• Verizon (VZ): Diversity goals have been included in Verizon’s executive compensation plan for several years. This measure links 5% of short -term compensation to diversity and sustainability goals. To earn a target incentive, at least 60% of the U.S.-based workforce needs to be composed of minority and female employees and at least $5.2 billion of overall supplier spending needs to be directed toward minority- and female-owned firms
  • Southern Company (SO): The CEO and CFO were rewarded for improving the representation of minorities and women in leadership and across the organization, achieving top quartile performance on DiversityInc rankings and meeting spending targets with diverse suppliers

Large companies with recognizable brands and influence are walking the talk and leading by example. They also are encouraging downstream suppliers and partners to improve their DEI as well, often as a condition of doing business.

The Takeaways

DEI metrics in compensation plans may serve as a strong signaling device to stakeholders, but may not be the immediate answer for every company. Like all decisions around executive compensation plan design, the inclusion of DEI metrics is a balancing act between showcasing and focusing on certain strategic goals versus risking higher complexity in the pay program.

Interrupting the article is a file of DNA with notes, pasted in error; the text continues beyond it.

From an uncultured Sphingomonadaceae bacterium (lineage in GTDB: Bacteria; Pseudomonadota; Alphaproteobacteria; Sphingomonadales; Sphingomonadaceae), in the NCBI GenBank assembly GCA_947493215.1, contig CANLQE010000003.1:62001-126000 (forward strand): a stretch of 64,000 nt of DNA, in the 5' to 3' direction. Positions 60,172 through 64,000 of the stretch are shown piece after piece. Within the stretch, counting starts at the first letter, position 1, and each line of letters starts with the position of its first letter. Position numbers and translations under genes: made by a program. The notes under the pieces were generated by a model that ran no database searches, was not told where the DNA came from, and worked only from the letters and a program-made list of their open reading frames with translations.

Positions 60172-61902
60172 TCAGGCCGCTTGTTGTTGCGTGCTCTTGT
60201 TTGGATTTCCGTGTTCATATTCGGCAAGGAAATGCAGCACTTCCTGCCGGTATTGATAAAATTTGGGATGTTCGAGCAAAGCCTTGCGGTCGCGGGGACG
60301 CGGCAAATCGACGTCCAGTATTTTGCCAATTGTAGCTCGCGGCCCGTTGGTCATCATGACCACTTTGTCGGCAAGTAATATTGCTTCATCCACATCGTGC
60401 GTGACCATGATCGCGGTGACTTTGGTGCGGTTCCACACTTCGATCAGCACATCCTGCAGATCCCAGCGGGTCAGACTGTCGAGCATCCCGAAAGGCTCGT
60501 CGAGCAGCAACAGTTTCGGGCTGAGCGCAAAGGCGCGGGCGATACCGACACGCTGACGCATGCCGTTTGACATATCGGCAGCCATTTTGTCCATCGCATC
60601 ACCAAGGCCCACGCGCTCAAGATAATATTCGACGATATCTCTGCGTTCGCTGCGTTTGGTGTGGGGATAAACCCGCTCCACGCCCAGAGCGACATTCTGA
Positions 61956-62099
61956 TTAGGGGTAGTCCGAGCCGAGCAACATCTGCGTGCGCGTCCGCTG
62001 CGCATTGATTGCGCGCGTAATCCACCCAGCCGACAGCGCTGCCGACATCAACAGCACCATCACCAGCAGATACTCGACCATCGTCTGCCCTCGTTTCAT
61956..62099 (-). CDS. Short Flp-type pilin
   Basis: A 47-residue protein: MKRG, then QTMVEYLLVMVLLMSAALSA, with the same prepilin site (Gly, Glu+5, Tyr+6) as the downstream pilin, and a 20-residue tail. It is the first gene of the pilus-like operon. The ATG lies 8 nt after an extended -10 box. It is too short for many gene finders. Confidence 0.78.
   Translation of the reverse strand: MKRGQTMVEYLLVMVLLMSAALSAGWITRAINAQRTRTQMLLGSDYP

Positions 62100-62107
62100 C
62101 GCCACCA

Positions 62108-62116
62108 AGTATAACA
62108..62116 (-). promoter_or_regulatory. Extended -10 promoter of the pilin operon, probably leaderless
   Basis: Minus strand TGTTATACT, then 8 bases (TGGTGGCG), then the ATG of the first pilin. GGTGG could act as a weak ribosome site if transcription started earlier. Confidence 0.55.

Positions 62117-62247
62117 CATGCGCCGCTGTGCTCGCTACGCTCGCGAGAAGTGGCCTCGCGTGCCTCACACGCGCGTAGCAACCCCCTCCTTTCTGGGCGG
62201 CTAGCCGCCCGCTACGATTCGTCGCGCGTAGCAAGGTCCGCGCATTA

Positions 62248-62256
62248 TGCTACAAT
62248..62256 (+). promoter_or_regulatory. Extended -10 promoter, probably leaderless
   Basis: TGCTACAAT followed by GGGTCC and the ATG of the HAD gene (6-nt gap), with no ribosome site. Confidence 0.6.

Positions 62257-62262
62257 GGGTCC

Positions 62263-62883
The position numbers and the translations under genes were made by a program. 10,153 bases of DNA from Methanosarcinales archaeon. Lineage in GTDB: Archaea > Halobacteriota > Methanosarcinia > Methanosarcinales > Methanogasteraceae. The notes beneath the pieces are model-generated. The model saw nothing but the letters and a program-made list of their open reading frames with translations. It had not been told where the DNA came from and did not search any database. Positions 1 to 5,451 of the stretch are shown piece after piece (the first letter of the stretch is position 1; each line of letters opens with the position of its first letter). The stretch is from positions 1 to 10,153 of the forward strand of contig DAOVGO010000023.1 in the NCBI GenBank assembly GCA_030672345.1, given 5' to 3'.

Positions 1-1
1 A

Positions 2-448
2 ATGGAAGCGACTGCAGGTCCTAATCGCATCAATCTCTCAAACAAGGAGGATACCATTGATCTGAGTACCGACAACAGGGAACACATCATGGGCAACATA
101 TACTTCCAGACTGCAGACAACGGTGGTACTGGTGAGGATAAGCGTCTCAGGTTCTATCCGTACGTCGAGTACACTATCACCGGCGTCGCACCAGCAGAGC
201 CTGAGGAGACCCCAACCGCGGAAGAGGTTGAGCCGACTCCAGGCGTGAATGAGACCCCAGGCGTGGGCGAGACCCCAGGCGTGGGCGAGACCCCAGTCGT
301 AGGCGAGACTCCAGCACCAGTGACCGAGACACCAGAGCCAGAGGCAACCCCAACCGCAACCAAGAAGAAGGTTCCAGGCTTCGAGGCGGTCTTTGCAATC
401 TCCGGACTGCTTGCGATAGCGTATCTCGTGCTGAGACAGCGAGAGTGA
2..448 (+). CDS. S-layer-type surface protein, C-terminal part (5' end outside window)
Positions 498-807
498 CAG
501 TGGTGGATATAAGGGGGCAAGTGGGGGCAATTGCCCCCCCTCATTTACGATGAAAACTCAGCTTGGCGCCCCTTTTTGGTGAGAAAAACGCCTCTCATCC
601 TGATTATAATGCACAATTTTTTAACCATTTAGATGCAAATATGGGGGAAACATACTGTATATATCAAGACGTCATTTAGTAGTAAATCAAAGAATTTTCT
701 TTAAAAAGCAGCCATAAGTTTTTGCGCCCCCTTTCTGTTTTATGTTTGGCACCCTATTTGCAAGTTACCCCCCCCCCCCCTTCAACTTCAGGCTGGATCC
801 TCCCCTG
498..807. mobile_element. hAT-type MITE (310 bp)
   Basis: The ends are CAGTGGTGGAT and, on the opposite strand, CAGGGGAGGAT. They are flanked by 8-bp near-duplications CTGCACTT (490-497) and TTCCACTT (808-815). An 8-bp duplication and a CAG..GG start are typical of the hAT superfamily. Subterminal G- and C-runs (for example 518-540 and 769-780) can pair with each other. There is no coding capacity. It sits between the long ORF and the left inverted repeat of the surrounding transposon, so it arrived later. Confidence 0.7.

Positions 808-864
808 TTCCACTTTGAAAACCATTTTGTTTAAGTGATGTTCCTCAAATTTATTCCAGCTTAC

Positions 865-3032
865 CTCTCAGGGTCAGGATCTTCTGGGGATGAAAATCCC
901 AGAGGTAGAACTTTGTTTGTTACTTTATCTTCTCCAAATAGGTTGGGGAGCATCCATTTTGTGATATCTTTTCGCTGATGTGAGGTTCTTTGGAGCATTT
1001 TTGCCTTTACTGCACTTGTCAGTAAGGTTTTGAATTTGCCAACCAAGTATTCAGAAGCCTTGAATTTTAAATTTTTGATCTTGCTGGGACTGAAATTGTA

If your company is considering DEI metrics in its executive compensation program, Farient suggests that you:

  • Evaluate your company’s overall DEI position and communication strategy and assess whether linking the plan to a DEI measure will achieve the desired outcome
  • Diagnose the root causes of why diversity needs improvement to ensure that the company is attacking the right issues and establishing the right measures
  • Consider whether diversity should be targeted at the corporate, business unit, or individual level. For example, consider targeting areas where there may be a  lack of diversity in specific roles as a result of recruiting practices, geography, and/or opportunity
  • Pilot measures and goals to ensure the company can access credible data on a timely basis and establish a baseline for goal-setting
  • After a pilot program, use specific, measurable goals, if possible
  • Consult your legal advisor to ensure that DEI initiatives don’t run afoul of federal and local affirmative action laws

Corporations are on a journey toward greater inclusiveness and equity for all. Although the process is complex, there is now a palpable urgency